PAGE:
Friday, July 08, 2005

Rule #11 (?)

In my fleshy, non-technologically mediated existence, I don't usually strike people as being a Bureaucrat. I suppose they're assuming that Bureaucrats have beady little eyes, grubby little hands, and cloven hooves. People mostly, instead, tend to regard me as an unruly drunk with a penchant for pyromania, and not as a petty minded Bureaucrat. I'm honestly not sure how I'm supposed to take this.

In those brief times where I can both put together a coherent sentence and resist picking up a book of matches, I often find myself drawn into discussions with random strangers about the nature of local/state/federal government. Inevitably, there's a lot of misinformation that gets spread around the conversation, so I try to resist telling people that I work for The Bureaucracy, by tap dancing around the issue, muttering something about the weather, and lighting their shoes on fire.

Once on fire, people tend to forget whatever it was they were talking about, and choose, instead, to stop, drop and roll. The upshot of this is that I don't have to explain their misunderstandings on the role of The Bureaucracy, what it does, and what it does not do. It's hard to explain to people that the solutions to the problems they are looking at are often much harder than they realize and that there are, in fact, some more important things to do.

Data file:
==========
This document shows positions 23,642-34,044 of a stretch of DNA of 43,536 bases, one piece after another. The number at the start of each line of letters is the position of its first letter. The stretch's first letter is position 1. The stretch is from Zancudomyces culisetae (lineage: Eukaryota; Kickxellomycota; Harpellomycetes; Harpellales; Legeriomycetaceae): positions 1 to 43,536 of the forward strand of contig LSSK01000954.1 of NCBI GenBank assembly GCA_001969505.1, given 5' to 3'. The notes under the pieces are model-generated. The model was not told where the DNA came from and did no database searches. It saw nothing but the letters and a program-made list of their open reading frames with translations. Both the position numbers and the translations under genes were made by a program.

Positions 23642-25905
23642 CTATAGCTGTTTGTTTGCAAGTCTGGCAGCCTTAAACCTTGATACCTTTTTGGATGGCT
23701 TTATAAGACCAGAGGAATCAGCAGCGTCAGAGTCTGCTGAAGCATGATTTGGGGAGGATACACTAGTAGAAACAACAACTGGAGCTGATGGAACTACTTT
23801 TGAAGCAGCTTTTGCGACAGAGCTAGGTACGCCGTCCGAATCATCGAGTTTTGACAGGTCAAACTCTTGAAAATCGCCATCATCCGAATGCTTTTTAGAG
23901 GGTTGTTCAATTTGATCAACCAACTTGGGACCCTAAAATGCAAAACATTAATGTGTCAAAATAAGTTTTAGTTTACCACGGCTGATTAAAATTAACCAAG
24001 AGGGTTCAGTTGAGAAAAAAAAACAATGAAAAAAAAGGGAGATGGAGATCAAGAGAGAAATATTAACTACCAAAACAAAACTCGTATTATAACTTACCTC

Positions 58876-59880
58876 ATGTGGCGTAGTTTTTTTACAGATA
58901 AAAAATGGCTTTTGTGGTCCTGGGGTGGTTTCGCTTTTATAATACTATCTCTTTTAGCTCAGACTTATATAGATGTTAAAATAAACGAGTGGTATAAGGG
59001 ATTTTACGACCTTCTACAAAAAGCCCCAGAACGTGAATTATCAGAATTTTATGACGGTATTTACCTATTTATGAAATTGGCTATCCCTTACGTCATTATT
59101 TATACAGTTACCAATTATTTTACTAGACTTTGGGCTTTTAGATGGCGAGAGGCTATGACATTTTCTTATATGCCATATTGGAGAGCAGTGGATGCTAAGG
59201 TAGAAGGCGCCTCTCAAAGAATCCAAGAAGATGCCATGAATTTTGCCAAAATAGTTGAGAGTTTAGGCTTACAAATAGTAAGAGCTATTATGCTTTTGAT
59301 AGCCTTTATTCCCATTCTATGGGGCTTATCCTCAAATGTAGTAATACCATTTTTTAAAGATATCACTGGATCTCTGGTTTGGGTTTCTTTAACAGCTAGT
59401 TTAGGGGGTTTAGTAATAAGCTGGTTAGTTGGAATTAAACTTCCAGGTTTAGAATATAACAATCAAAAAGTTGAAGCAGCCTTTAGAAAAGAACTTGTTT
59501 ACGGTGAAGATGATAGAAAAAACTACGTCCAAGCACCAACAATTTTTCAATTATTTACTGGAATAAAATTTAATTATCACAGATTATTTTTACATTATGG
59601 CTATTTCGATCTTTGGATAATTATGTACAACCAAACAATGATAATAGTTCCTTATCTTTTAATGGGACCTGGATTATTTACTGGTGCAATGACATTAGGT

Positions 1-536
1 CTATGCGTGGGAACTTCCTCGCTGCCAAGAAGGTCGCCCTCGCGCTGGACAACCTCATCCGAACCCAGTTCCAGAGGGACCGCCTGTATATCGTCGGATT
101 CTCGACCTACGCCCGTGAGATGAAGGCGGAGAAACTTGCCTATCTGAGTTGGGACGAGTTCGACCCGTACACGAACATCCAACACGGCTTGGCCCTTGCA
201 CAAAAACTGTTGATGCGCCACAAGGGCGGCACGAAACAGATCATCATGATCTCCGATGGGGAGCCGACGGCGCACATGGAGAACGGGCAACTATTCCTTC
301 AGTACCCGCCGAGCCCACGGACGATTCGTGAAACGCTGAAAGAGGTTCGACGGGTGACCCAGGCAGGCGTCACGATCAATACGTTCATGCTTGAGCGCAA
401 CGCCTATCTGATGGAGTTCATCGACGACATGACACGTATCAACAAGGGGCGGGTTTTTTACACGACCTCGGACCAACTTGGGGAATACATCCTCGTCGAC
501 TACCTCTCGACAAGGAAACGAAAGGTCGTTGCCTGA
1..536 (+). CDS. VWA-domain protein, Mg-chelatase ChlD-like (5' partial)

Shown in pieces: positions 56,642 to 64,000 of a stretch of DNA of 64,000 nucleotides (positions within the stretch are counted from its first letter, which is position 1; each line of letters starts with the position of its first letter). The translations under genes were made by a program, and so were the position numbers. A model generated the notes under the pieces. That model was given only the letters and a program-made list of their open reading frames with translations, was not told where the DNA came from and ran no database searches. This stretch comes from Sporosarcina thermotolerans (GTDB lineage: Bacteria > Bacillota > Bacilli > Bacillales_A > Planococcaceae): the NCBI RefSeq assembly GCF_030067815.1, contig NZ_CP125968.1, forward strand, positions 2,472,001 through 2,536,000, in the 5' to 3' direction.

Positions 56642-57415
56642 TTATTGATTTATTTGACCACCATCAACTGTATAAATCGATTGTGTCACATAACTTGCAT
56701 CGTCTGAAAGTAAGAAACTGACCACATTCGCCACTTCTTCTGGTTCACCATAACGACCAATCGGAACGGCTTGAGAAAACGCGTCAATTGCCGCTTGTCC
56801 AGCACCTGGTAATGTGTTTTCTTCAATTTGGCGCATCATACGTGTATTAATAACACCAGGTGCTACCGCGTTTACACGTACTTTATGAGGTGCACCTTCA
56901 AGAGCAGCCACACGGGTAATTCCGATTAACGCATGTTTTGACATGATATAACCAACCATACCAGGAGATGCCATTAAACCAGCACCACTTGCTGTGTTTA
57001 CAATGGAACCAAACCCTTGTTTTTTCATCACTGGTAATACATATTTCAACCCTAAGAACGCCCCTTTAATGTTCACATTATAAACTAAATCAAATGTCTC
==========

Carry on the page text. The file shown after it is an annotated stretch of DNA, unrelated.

I'm not a fan of discussions that begin, "The City should...", "We need to...", or other such rhetorical nonsense. The City should provide water taxis, one such discussion began, blithely ignoring that funding for such an endeavor would be more suited to paying down interest on the City's Pension fund or that the City isn't the one that does the water taxi service anyway. These discussions are rarely productive, descending more quickly into rants and navel gazing than positive actions, such as writing a member of Congress, lobbying City Council, or shaving the dog of a Borough Manager.

But I digress.

My point is this: There's always a mysterious, vague, faceless person out there screwing over the public. This is a the person that doesn't pave the street at PennDot, doesn't shovel the roads at Public Works, won't approve your building permit at zoning, and drove the City deficit higher than Phish concert goer. He (or she) is narrowminded, petty, stubborn, incompetent, and should be fired for gross negligence. In sum:

A Bureaucrat is always an asshole to someone.

Or, as a corollary, as Sir Michael Phillip Jagger said,

You can't always get what you want.

Or, more colorfully put,

Public service often involves waking up in the morning, opening up the newspaper, and discovering that someone, somewhere out there thinks that you're a dickhead.

And yes, I'm that dickhead.

One of those is Rule #11, although I can't decide which. This might be Rules 11-13, but I'm not sure right now. I'm open to suggestions.

Now go away, or I'll set you on fire.

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